Jill Ament | Texas Public Radio

Jill Ament

From Texas Standard:

There’s a shakeup going on at the Texas Juvenile Justice Department after a Dallas Morning News investigation revealed widespread allegations of different types of abuse. Texas Governor Greg Abbott announced this week he's replacing the chief of the independent office that investigates safety complaints by youth in the department's custody. The new person in the office, JD Robertson, is a retired Texas Ranger.

From Texas Standard.

Despite an economy that is reportedly continuing to grow, the state’s budget chief is looking ahead to the next legislative session and warning lawmakers that some bills with hefty price tags are set to come due – and that revenue will be tight.

From Texas Standard:

Fifteen years ago today, on a clear blue Texas morning, the Space Shuttle Columbia reentered Earth's atmosphere after a successful 16-day science mission.

But after communications were not regained with Columbia when expected, it became apparent something was terribly wrong. The shuttle had disintegrated over East Texas skies, killing all seven astronauts on board.

Here are the voices of several Texans whose memories of Feb. 1, 2003 remain vivid, and whose lives were forever changed by what happened that day.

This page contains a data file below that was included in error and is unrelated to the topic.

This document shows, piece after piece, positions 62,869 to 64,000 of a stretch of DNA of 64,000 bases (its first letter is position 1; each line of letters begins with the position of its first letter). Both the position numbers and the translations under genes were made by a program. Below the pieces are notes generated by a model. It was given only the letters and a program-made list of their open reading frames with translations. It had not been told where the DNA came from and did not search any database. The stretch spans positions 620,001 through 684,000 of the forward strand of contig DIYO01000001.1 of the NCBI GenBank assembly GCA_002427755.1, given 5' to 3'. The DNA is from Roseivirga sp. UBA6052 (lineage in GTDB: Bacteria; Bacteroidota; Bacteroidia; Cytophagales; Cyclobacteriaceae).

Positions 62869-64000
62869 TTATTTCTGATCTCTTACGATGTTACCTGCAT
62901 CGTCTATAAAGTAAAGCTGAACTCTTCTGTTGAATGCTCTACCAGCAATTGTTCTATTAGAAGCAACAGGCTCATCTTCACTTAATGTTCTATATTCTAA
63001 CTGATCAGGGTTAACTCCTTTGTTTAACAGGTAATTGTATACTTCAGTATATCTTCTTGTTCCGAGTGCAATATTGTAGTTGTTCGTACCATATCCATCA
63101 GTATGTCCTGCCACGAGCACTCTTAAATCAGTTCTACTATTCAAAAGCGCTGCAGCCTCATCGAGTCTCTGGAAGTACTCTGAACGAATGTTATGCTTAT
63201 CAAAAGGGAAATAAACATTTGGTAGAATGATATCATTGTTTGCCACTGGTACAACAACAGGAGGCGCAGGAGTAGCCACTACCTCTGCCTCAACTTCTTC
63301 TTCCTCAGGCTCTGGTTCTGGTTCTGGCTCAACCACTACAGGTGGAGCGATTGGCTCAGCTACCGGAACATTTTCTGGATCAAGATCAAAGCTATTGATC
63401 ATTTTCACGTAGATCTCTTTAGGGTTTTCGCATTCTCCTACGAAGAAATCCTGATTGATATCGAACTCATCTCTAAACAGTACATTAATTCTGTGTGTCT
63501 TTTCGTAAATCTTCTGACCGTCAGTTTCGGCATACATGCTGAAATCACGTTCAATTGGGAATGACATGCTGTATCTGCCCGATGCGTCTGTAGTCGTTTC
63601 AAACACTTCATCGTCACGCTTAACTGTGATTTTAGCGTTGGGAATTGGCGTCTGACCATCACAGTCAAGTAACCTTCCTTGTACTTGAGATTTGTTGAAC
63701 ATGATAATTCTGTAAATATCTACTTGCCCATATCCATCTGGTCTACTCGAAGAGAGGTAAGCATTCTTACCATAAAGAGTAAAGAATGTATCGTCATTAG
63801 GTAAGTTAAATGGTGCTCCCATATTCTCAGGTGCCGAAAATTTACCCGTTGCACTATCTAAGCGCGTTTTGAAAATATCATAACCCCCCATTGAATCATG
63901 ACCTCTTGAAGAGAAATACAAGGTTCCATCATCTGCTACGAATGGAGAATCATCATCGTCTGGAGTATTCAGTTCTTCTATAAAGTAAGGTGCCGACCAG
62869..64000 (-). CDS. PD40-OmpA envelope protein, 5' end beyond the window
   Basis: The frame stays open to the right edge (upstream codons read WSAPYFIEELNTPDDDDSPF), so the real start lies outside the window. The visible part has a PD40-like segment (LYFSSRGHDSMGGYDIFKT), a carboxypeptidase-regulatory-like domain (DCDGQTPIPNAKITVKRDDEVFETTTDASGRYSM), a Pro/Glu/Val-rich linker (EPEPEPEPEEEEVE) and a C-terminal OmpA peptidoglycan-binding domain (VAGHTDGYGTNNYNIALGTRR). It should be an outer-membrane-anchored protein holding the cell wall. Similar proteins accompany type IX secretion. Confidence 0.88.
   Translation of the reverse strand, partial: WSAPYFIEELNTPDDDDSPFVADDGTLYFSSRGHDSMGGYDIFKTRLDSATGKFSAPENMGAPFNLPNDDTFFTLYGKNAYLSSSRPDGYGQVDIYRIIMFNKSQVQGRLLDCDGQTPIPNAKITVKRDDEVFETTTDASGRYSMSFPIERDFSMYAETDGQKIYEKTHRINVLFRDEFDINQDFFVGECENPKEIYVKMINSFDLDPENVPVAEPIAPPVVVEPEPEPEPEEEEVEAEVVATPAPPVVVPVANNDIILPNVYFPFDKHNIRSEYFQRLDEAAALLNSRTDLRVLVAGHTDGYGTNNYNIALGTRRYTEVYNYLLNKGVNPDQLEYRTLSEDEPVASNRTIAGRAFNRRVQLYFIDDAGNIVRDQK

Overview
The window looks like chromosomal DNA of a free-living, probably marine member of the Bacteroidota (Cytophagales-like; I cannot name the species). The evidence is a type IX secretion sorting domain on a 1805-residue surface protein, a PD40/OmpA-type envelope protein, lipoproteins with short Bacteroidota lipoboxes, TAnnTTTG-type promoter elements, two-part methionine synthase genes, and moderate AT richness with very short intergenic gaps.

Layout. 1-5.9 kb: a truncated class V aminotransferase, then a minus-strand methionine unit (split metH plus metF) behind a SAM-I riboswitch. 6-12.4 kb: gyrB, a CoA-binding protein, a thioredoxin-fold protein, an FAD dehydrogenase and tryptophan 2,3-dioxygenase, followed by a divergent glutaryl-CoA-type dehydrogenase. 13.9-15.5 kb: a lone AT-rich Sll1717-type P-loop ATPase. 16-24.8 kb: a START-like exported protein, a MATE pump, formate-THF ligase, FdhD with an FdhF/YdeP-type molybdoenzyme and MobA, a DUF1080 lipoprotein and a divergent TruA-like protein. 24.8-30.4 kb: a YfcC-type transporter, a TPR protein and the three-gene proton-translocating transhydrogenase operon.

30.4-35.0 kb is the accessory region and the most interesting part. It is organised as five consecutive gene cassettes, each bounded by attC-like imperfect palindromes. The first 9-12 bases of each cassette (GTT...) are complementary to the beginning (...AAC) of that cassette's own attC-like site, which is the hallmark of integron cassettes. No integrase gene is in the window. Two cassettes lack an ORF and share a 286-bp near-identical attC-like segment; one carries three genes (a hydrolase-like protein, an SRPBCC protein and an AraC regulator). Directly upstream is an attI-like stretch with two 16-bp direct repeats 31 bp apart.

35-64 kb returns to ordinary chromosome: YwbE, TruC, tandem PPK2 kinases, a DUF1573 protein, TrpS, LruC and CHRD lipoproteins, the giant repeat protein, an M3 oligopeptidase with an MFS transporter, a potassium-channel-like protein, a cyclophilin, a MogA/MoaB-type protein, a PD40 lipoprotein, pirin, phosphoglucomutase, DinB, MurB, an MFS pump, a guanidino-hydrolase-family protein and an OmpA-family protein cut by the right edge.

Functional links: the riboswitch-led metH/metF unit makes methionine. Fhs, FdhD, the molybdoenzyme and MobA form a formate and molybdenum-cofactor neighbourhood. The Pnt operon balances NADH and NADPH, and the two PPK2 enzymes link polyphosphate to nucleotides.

From Texas Standard.

All eyes are on Washington as temporary spending measures and DACA hover at the top of our debates and news feeds, but one big task Congress has yet to tackle involves a long-stalled $81 billion disaster relief package that would benefit Texans rebuilding from Harvey, as well as aid victims of hurricanes Maria and Irma. Texas farmers demanding a cotton provision are one group that’s been delaying the bill.

Kevin Diaz, Washington correspondent for Hearst Papers in Texas including the Houston Chronicle and San Antonio-Express News, says the relief package has been in the works since November.

From Texas Standard:

Several Democratic mayors, in Washington D.C. for the annual Conference of Mayors, chose to boycott a meeting with President Donald Trump, who invited the mayors to visit the White House Wednesday. They objected to letters sent to 23 cities by the Department of Justice, threatening funding cuts if communities acted as so-called "sanctuary cities."

Pages